I felt him before we locked eyes, before he put his hands on me. He sat in the back. His stare was cold and penetrating. I swear it had its own pulse. He wore a black do-rag and plain white shirt. Spidery hairs covered his tanned arms. He leaned forward as I took my seat near the driver. I was afraid, but I protected him. I was younger than I looked. Men had commented on this before. “This may not be all his fault,” I thought on the bus. I looked down at my uniform. I took in the navy polo and plaid skirt and was flooded with relief. “He’ll notice the uniform,” I thought. “He’ll see I’m too young.”
I’d think about my uniform, my armor, in protest as he followed me off the bus and into the parking lot of a nearby strip center. I’d think myself stupid for assuming he would give a damn about my age. “Mamí,” he said as he grabbed my waist and fingered my bra strap. “Mama. Miss.” He may have uttered the whole gamut of gendered salutations, but all I could hear was, “Mine.”
I shoved him as hard as I could and ran inside Nguyễn’s Laundry. The owner greeted me, but all I could do was point at the parking lot and say, “There’s a man.” The owner spoke little English, but I didn’t need to explain further. He saw the tears on my cheeks, the hand over my heart. He told me to wait. He grabbed his phone and went outside, shouting. When neither one of them were looking, I ran and didn’t stop until I reached my house on Kipling St.
I crawled into bed. My body was numb. My brain spun the yarn of, “I’m fine.” I wouldn’t tell anyone. Truthfully, I wouldn’t think about it much. Not until I held this book in my hands and read the words inside:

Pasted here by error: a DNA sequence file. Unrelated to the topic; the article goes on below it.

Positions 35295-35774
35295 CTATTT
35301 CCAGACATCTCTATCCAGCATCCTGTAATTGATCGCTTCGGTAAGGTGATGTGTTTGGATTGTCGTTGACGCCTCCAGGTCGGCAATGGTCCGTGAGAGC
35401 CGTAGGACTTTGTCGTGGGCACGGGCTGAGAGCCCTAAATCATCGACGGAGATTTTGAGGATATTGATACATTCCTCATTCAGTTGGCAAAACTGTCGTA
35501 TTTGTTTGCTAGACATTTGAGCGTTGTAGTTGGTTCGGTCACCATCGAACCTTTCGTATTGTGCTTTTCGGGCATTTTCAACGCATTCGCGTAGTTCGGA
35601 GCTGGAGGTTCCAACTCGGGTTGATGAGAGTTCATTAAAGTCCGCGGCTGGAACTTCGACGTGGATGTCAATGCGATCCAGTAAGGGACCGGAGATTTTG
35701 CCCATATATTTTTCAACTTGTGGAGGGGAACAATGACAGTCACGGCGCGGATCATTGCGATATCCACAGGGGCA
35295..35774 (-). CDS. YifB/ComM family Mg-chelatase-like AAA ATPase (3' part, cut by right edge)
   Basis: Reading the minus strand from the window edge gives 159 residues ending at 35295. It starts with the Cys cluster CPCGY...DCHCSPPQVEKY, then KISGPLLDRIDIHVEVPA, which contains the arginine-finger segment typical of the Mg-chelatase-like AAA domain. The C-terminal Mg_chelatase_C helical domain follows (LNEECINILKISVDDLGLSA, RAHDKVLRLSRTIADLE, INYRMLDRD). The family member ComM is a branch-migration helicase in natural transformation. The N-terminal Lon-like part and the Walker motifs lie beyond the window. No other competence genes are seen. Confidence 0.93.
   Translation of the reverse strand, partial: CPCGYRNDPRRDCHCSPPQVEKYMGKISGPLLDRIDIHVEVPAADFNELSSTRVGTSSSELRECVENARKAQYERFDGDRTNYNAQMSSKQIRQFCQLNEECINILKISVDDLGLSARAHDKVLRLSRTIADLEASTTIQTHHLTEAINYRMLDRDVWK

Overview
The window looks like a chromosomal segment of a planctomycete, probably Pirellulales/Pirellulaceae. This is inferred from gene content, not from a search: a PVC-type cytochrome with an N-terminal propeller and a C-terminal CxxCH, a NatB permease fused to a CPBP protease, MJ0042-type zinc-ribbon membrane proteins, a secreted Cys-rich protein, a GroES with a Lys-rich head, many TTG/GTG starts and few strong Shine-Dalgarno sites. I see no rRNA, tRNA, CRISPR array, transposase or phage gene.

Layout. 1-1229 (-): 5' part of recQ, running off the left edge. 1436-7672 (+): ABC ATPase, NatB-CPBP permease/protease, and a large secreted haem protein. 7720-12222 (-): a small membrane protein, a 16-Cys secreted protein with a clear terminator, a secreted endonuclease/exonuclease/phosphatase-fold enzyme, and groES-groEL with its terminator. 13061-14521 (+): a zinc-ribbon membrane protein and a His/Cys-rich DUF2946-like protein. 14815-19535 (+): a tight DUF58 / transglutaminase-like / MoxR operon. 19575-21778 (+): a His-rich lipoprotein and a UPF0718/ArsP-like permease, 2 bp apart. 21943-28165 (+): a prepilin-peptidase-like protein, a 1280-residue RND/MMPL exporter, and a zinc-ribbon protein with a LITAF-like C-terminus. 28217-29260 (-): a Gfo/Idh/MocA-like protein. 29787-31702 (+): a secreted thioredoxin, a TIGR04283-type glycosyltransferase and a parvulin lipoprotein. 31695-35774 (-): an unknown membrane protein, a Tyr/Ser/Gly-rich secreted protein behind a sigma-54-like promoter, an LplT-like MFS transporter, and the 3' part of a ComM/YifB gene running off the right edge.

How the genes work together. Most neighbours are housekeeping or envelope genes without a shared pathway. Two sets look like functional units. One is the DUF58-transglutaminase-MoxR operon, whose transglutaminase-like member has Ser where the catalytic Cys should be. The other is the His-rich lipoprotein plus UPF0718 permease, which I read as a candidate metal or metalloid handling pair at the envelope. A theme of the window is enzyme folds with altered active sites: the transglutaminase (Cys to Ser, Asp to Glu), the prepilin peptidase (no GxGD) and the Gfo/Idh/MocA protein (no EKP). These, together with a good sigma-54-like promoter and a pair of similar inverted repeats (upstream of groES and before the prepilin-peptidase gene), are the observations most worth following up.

“At the age of twelve, a substitute teacher asked if I had a boyfriend.”
“When the door opens, I’m surprised and not surprised at the same time. He slides his body into the narrow space behind me.”
“If only they knew, if only they knew, but they don’t, and they treat me like this.”
“She’d been lucky in rape, unlucky in other ways. She was counting on luck to keep her rapeless.”
“I folded over to smell myself.”
“Just a kiss, he says, dropping his tackle box, and I know I should run.”
“He offered me an apartment to live in rent-free if I would regularly have sex with him in it.”
“In one ear/the languid violin/in the other,/the language of violence”
“He took me, easily, and dragged me, easily, and pushed me, easily, into a recessed garage door.”
“I don’t want to be a killjoy. It is over in seconds.”
“I remember cold concrete on my bare back, a summer girlchild dress pushed upward.”
“It was this unsteadiness, this never knowing, that Shaniece wasn’t able to break.”
“Some folks like to use the word slut, even with children.”
“terrified, showstopping, mute, asking for it.”
“I was learning, again, the limits of no.”
“He looked as if he were actively trying in each moment to not cut me up and eat me.”
“Men tell me to be honest about my role in the incident:/Okay, yes/ I should have stayed inside.”
“I think you should track me down/the block and clarify how you’d like to split my lip open.”
“I’m sorry for telling you this story. I want to both protect you from it and in some way force you to see it, in all its ugliness.
“Just let him, something small, dry, miserable in me says. Let him and it will all be over.”
“In the dark of memory, I turn toward the future.”
“The small shames//are the hardest to say//”
“It’s going to take time but if you keep doing the work, you will get through it. I guarantee it.”
May this book light many rooms.